Is buying a house on your horizon?


Buying a house is always one of the most beautiful moments of life, having a place where we feel safe, at home, happy, whether alone, with family or friends, so it must also be a moment of reflection and awareness of the responsibilities that are inherent to the decision, and this is where the will help you.


The purchase of my first house was for me one of the happiest moments in life, the desire to have something of my own, even if I had to pay the loan to the bank every month, of course having bought the house with my wife, was a unique moment.

It was a conscious but also an impulsive decision, I confess that I was not aware of all the expenses associated with this purchase, payments to the state, expenses inherent to the use but also insurance and works.

If I bought a house now, maybe my choices would be different, but at least they would be more informed and aware, that’s why I was delighted to discover the site, an informative site with a lot of information about buying a house and a calculator that allows you to know what kind of values ​​are associated with the purchase of a house so that the buy it not a nightmare in our budget, but a dream that you call home.

According to, it is normal to ask the question, if ‘you feel like you’re ready to buy a house, the first question you’re likely to ask yourself is “how much can I afford?” Answering that question means taking a look at a number of factors.

Numbers are indeed very important, as they will determine what we can buy, ‘Before you snap up that seemingly great buy on a home, learn how to analyze what “affordability” means. You’ll need to consider various factors ranging from the debt-to-income (DTI) ratio to mortgage rates.

The UK government also stresses several criteria to keep in mind when looking for a home to buy.

  • affordability – what can you afford to spend on a property?
  • location – the region or town you want to live in, and you may also wish to consider the feel of the area (quiet roads or social spaces) and amenities of the immediate neighbourhood (local shops, doctors’ surgery, schools etc.) There are a number of sites online where you can find out more about local area
  • transport links – you should check your commute to and from work and/or school, using public transport or otherwise.
  • flat or house – flats are nearly always leasehold so you will pay a regular service charge and you may have to renew the lease. More information on purchasing a leasehold property can be found in the How to lease guide.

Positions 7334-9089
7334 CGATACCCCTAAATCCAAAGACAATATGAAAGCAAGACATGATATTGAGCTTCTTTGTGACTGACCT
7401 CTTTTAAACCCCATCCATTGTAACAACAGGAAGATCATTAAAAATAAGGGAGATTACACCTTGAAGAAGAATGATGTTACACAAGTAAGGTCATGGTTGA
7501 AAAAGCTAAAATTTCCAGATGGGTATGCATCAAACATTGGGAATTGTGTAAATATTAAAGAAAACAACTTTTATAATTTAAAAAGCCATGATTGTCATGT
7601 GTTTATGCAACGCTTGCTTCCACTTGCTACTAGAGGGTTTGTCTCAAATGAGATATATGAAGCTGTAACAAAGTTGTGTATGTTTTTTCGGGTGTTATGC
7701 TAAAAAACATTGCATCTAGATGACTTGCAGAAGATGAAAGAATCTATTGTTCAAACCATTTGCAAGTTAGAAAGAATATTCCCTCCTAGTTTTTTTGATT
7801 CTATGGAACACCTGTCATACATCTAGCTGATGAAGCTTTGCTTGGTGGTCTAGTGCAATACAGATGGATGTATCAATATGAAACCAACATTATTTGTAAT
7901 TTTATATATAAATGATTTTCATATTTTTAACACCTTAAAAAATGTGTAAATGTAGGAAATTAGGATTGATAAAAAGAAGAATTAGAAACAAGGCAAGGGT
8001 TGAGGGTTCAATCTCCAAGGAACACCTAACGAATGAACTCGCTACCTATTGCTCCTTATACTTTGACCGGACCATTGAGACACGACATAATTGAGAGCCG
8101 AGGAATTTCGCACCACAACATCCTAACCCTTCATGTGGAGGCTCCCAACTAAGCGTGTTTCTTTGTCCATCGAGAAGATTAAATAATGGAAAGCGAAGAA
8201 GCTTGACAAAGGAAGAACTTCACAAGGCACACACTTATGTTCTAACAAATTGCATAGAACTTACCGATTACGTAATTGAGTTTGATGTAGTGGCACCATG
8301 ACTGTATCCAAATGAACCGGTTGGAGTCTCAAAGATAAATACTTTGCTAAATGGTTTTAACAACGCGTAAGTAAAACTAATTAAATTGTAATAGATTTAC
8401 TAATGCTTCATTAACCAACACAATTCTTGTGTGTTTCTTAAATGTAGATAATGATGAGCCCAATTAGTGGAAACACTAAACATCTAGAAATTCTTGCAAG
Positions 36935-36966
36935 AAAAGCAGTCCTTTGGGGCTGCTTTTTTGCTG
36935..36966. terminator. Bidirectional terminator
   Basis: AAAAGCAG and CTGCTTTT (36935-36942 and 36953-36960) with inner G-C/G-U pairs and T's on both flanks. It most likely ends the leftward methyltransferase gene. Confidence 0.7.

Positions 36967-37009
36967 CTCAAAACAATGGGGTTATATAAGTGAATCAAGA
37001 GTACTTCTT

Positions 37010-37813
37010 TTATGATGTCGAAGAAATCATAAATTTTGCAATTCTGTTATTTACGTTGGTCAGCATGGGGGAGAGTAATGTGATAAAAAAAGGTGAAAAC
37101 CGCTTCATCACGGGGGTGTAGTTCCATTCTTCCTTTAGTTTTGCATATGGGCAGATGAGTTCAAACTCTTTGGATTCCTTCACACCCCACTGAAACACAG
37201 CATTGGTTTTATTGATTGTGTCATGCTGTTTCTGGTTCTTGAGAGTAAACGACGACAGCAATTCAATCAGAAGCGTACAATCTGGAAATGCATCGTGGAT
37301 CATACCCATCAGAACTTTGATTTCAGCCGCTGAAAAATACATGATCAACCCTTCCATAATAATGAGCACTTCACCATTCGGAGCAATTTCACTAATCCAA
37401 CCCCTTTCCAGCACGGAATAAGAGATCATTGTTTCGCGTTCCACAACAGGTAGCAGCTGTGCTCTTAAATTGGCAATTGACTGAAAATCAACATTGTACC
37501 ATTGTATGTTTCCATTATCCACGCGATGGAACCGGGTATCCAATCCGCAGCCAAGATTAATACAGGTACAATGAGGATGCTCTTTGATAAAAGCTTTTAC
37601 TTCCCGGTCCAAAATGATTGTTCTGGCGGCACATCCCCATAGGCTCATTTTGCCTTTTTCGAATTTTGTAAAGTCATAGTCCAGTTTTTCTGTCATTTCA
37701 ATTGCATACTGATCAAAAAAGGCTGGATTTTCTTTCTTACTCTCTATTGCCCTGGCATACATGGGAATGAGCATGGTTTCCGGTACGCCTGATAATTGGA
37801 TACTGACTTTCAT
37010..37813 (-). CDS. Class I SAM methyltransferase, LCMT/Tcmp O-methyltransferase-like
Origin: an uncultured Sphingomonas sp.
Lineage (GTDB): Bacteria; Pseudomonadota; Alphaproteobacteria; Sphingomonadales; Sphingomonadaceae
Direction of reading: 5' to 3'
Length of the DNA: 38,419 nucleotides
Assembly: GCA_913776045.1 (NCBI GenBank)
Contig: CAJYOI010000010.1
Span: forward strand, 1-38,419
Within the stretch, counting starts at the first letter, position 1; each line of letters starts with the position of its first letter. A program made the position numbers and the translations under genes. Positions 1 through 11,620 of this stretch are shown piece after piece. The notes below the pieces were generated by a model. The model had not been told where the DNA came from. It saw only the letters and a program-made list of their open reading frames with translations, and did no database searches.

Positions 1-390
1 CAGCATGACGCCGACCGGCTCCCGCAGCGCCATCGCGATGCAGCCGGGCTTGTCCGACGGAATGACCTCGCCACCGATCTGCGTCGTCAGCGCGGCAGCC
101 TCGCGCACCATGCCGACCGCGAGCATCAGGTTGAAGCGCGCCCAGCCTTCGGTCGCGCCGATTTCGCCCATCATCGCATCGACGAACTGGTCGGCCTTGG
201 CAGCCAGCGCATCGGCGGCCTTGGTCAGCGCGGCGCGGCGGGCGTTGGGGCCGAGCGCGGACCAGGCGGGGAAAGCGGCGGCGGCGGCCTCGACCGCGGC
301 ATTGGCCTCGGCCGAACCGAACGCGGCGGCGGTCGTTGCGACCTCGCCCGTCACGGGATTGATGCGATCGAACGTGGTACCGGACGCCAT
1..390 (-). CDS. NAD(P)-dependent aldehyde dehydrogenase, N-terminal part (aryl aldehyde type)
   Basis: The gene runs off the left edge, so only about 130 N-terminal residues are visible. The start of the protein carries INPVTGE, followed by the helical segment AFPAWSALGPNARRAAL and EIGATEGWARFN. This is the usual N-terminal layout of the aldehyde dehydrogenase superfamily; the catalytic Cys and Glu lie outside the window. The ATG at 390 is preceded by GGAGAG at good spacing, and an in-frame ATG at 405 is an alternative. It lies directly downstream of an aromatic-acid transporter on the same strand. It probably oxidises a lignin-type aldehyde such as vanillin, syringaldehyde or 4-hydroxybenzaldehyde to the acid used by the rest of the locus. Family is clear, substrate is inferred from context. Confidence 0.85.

• new build or second-hand – new builds can be appealing as they will be clean and energy-efficient, and you may be able to make some decisions about fixtures and fittings (e.g. kitchen cabinets, tiling, lighting etc.). However, new builds may be more expensive than a similar second-hand home – this is known as the ‘new-build premium’. Second-hand homes can provide more opportunities for improvements to tailor it to what you need and allow you to add value to the property.
  • the number of bedrooms – consider how many bedrooms you need now and how many you may need in the future.
  • energy performance – how is the property’s energy performance? What would need to be done to improve it? This information can be found on the property’s Energy Performance Certificate or EPC although certain properties (usually historic buildings) are exempt from providing EPCs.
  • amount of living space – think about your lifestyle and storage needs – do you have a bike or a pram? Where is it going to go?
  • internet speed – do you need fast internet for work or leisure?
  • car parking – if available, is parking on-street, on a drive, or in a garage; and are there any parking permit costs?
  • scope for extending – would you be able to extend the property or convert the loft or garage to make more space?
  • garden – do you want an outside space? How much maintenance are you able and willing to do? Would space be yours or would it be shared with other properties?
  • conservation area or listed building status – check if the property is included on the National Heritage list as this may affect your ability to make changes to both inside and outside the property. Such properties may qualify for Energy Performance Certificate exemption – more details can be found on the government’s website.
  • condition – some properties are immaculate and need no work; others may need updating and some may need considerable renovation or repair. You should think about how much time and energy you have to make the necessary repairs.
  • drawbacks – properties on busy roads, backing on to railway lines, or located some distance from shops and public transport routes are often cheaper. You should make sure you are happy to make any compromises before you buy. These properties may also take longer to resell.

You should find out as much as you can about any properties you are interested in to help you decide which, if any, to buy. will not find your dream home but will help you do the math.

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